cient to remove the copper. The ?ltered solu
tion is evaporated up to half its volume and pre
3. As a new product the diazoarnino compound
cipitated by means of hydrochloric acid. The
of the following formula:
2-cyclohexylamino-5-sulphobenzoic acid is file
tered, pressed out and dried.
Example Ill
14 g. of O. nitraniline are mixed into a. paste 40
with 14 cc. of sodium nitrite» of 50% and 30 cc.
of water; this paste is poured into a mixture of
30 cc. of HCl of 20° Bé. and 50‘ g. of ice while
4. As a new product the diazoamino compound
energetically stirring; after stirring one hour the
of the following formula:
diazo solution is ?ltered and slowly poured while
stirring well into a solution containing 0.12 mol.
of 2 cyclo-hexylamino-5-sulphobenzoic acid ob
tained as above, 100 cc. of water and the quantity
of caustic soda which is necessary for obtaining
yco exy
Na S O 3
the neutrality of phenolphthalein. This solution
is maintained at about 0° C. by a freezing mixture
and the acidity introduced by the diazo solu
tion is neutralized progressively as the solution
is poured by means of sodium. bicarbonate (about
25 g). When the diazo has. completely disap 55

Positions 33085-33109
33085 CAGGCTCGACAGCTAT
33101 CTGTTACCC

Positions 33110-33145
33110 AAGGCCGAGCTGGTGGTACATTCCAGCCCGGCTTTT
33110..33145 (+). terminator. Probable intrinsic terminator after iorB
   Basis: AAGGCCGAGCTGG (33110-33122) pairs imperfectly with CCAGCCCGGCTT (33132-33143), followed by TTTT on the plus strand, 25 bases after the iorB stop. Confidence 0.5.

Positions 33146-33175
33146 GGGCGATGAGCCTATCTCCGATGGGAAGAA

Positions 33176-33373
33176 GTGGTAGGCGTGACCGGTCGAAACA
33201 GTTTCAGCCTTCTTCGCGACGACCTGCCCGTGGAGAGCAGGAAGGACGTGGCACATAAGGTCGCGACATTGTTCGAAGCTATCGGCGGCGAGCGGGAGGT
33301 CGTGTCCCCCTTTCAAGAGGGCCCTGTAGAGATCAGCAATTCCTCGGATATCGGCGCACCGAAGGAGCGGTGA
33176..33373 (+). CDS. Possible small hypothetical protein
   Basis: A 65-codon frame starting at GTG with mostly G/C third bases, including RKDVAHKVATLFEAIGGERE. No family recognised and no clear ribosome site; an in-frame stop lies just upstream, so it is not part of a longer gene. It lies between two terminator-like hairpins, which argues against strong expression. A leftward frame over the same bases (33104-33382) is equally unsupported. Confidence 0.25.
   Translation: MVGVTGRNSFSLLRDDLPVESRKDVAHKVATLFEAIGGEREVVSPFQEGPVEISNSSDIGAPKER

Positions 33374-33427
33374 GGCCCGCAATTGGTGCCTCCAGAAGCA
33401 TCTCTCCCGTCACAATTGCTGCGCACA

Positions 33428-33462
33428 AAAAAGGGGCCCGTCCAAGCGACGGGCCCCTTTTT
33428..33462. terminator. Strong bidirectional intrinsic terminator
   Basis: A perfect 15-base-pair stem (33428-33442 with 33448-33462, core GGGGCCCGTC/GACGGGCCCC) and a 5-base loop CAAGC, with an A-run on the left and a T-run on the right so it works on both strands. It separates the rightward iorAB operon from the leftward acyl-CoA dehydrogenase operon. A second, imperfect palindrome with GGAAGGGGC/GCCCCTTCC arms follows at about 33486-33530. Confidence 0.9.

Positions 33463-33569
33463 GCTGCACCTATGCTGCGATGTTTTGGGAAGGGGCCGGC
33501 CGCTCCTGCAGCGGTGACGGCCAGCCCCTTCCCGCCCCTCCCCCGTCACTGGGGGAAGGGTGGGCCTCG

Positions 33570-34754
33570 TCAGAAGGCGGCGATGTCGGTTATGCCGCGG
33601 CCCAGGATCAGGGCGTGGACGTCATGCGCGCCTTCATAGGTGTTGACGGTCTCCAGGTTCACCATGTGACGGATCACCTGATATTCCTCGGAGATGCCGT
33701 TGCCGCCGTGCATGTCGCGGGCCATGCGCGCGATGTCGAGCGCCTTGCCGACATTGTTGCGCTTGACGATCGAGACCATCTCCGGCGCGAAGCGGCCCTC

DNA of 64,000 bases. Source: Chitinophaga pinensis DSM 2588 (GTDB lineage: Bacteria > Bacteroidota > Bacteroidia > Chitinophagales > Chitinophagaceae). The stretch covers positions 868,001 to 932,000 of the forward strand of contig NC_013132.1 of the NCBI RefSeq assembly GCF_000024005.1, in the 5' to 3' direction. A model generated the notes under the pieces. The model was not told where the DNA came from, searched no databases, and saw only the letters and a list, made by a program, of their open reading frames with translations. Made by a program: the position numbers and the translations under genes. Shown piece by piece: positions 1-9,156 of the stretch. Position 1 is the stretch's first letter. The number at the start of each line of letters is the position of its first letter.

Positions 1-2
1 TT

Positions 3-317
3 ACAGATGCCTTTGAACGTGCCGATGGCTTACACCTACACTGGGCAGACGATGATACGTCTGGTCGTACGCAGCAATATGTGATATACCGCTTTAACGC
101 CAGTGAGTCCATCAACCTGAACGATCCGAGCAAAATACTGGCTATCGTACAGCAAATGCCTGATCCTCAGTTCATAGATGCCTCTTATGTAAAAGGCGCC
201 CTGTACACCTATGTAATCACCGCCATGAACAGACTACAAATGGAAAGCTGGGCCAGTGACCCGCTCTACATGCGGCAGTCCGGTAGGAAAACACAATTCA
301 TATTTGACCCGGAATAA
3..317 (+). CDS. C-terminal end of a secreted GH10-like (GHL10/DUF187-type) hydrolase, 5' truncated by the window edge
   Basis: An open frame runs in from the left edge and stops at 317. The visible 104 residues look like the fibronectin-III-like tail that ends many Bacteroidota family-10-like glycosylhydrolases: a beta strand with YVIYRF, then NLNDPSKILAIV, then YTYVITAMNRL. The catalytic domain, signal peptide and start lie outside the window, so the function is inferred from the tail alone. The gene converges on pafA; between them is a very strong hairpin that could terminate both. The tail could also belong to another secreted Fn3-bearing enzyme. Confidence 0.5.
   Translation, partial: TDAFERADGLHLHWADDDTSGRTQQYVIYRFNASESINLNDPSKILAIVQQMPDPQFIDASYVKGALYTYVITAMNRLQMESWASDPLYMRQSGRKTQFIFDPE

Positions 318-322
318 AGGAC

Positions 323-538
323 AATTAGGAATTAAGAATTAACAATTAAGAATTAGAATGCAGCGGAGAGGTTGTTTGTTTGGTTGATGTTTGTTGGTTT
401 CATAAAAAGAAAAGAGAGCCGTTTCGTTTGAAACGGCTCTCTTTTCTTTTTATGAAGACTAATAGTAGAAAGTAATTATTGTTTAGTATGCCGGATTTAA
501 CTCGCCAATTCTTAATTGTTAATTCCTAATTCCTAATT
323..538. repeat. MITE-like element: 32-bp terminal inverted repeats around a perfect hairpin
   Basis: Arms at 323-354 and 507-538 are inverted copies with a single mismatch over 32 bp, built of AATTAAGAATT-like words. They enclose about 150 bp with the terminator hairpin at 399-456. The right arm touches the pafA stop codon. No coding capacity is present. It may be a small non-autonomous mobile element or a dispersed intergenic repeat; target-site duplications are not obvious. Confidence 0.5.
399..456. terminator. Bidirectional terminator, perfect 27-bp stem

peared the diazo-amino combination is alkalin
The following references are of record in the
ized with caustic soda and salted out up to satu
?le of this patent:
ration, the said combination precipitating in the
form of ?ne silky-lemon-yelloiw needles.
60 Number
Example III
12 g. of hydrochloride of I-amino.2-chloro.5
trifluoro-methylbenzene are mixed into a paste
in 18 cc. of concentrated H61 and 50 g. of com
minuted ice. The mixture is poured under liquid 65
while energetically stirring and adding 8 cc. of
a solution of NaNOz of 50% by volume. After
stirring one hour when all the hydrochloride has
Hentrich et al. ______ May 17, 1932
Haller et al. ______ __ Oct. 11, 1932
Glietenberg et a1. ____ Oct. 11, 1932
Kracker et al _______ __ Aug. 8, 1939
S-chmelzer ________ __ Feb. 18, 1941
Petitcolas et al ____ __ Apr. 20, 1943
disappeared the diazo solution is ?ltered and
poured into a solution made as in the preceding 70
France __________ __ Sept. 24, 1940